I would caution though that while we are consistent in our method, it cannot become formulaic and always needs to be able to adapt to differing circumstances. Additionally, at Terra Firma we are constantly seeking a better way of doing things, rather than simply continuing to do things the same way. A continual willingness to question and refine our strategy and its implementation in each business we own helps us do things better, and is driven by our philosophy.

The great advantage that private equity has is that the shareholder controls the business directly. However, this leads to private equity’s greatest challenge, which is knowing where to intervene and where not to.

Terra Firma has been regarded as one of Europe’s most interventionist private equity firms, but over the last 20 years we have learned that it’s not just about being interventionist, it’s about knowing where to be interventionist.

Many people say surely it’s also about knowing when to intervene, but my experience over the last 20 years has taught me that this is normally not the case. “When” is normally just an excuse for not taking the hard decision.

For example: Terra Firma has great financing skills, and it was totally appropriate that when it came to the Tank & Rast refinancing last year, a full team from Terra Firma worked hand-in-glove with management to get the deal done. This is a deal which has transformed the prospects for the company.

However, it is not our job to focus on other aspects of the business, such as how capex programs are implemented.

In some of our businesses in the past, we have not had confidence in the management team’s ability to implement the agreed strategy, and we have supported them with individuals working directly in the business, often as many as a dozen of them – the argument being that this was when it was right to intervene. However, experience has taught me that this is not when it is right to intervene. Instead, this is when it is right to change the management team, even if it means you’re making your third change in two years.

Terra Firma’s most successful deal ever involved changing the management team after the first board meeting. Our second most successful deal ever saw us change the management team four times in the first two years before we got the right team.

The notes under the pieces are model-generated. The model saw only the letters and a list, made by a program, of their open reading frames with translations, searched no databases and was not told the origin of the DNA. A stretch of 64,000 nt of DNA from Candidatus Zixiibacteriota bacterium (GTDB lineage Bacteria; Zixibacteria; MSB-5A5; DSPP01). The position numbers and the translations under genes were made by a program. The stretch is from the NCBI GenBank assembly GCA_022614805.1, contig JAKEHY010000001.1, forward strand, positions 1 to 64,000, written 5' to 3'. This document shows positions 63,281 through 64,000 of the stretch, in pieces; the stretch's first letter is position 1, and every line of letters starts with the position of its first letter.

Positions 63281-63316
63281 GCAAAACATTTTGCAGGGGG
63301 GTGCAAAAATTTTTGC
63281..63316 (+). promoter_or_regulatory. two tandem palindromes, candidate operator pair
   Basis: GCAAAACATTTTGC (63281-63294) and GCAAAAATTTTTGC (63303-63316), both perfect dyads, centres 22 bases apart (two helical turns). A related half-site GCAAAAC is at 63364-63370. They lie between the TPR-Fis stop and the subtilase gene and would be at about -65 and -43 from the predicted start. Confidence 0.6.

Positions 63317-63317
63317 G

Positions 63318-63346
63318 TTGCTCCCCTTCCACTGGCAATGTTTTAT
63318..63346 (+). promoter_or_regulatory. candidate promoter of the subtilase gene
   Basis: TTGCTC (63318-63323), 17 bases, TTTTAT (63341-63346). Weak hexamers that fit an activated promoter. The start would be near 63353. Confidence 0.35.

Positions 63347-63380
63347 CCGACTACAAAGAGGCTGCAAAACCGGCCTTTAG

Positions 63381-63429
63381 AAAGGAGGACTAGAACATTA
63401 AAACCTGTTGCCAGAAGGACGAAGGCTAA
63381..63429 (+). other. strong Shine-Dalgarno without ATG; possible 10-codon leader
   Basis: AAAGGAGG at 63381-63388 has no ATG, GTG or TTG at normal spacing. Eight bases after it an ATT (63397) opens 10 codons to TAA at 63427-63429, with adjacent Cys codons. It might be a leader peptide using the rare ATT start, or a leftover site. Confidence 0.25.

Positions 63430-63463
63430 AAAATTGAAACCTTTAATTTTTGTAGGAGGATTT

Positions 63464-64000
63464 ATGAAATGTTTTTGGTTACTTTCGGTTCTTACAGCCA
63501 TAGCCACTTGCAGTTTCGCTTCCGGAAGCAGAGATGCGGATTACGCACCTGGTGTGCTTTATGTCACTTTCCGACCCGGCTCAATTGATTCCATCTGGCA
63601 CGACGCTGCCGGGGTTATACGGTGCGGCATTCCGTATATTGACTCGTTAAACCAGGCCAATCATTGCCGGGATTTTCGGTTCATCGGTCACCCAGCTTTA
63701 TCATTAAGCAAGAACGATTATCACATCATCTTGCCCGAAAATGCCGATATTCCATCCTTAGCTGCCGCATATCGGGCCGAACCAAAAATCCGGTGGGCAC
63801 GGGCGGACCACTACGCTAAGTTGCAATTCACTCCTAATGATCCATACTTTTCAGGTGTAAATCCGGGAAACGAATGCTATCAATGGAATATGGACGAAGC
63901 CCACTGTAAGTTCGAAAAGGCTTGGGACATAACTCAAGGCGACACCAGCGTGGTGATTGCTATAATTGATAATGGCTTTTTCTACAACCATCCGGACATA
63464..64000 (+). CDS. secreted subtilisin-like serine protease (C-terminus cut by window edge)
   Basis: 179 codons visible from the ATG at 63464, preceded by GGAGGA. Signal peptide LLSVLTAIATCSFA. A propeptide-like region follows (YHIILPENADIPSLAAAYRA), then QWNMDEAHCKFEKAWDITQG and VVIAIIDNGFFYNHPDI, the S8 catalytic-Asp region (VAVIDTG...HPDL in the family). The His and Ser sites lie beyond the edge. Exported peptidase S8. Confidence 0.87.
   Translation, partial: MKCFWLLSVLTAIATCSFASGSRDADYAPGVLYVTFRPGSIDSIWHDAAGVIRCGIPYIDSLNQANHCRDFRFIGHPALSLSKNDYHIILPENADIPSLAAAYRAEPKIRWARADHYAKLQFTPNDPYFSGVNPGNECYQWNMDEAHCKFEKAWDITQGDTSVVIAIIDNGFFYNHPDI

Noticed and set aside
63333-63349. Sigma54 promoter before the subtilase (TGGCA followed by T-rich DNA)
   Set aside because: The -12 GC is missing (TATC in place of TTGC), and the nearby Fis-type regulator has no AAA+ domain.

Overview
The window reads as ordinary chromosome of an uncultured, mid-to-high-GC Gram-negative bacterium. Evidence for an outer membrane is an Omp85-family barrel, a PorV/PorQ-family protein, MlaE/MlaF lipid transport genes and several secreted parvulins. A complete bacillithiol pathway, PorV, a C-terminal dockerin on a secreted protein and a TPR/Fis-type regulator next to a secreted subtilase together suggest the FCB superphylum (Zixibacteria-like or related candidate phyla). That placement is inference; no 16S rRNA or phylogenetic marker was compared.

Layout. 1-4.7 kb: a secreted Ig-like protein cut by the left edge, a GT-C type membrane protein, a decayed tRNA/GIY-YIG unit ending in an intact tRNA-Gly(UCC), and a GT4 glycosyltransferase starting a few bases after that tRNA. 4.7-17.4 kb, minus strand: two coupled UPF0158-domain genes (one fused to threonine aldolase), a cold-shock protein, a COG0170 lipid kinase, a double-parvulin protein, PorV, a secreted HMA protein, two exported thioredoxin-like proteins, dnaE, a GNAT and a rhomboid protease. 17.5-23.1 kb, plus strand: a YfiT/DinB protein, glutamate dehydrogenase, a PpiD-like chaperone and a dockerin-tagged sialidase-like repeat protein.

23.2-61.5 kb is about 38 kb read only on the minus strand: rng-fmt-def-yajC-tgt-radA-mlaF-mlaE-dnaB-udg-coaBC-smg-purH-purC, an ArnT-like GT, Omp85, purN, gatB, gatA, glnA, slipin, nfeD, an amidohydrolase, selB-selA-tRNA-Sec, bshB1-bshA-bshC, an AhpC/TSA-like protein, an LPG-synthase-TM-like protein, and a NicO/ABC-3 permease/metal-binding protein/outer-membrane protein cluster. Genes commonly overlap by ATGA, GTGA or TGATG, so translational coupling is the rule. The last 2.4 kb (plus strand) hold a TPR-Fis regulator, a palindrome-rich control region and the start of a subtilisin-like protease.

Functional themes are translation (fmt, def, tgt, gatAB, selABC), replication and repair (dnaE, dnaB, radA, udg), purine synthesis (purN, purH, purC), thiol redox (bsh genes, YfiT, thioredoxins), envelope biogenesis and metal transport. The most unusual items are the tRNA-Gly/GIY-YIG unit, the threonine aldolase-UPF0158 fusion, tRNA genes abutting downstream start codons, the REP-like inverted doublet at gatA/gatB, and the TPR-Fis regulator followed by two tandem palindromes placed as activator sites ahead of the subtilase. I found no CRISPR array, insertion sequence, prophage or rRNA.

When operating a control model, as Terra Firma does, it is about knowing where to intervene in the business, and when to change management.

Private equity has the benefit of direct ownership, and the ultimate advantage of having the right, and indeed the obligation, to change management teams when necessary.

I recently interviewed an individual for a CEO role. Having inherited a senior team of 15 people five years earlier, he told me that he had only made one change on this team in five years as CEO. I did not hire him.

As LPs, you should not invest in GPs who claim to be interventionist but have not taken the tough decision to change management.

Right now in Europe we see a lot of businesses similar to The Garden Centre Group coming onto the market, and a lot of opportunities to drive value with our transformational and interventionist approach. As Europe emerges from the crisis, many businesses will have been starved of investment as they were seeking to conserve cash. Management teams in these businesses will have been downgraded, exhausted or poorly incentivised – a change of ownership can bring in stronger management or provide better motivation for the existing team. 

Private equity’s biggest opportunity to create alpha is through deep operational transformation. This approach is not easy; indeed, it requires a large amount of time, people and investment capital. However, in an era of increasing uncertainty and volatility, it is the main way for private equity to deliver alpha.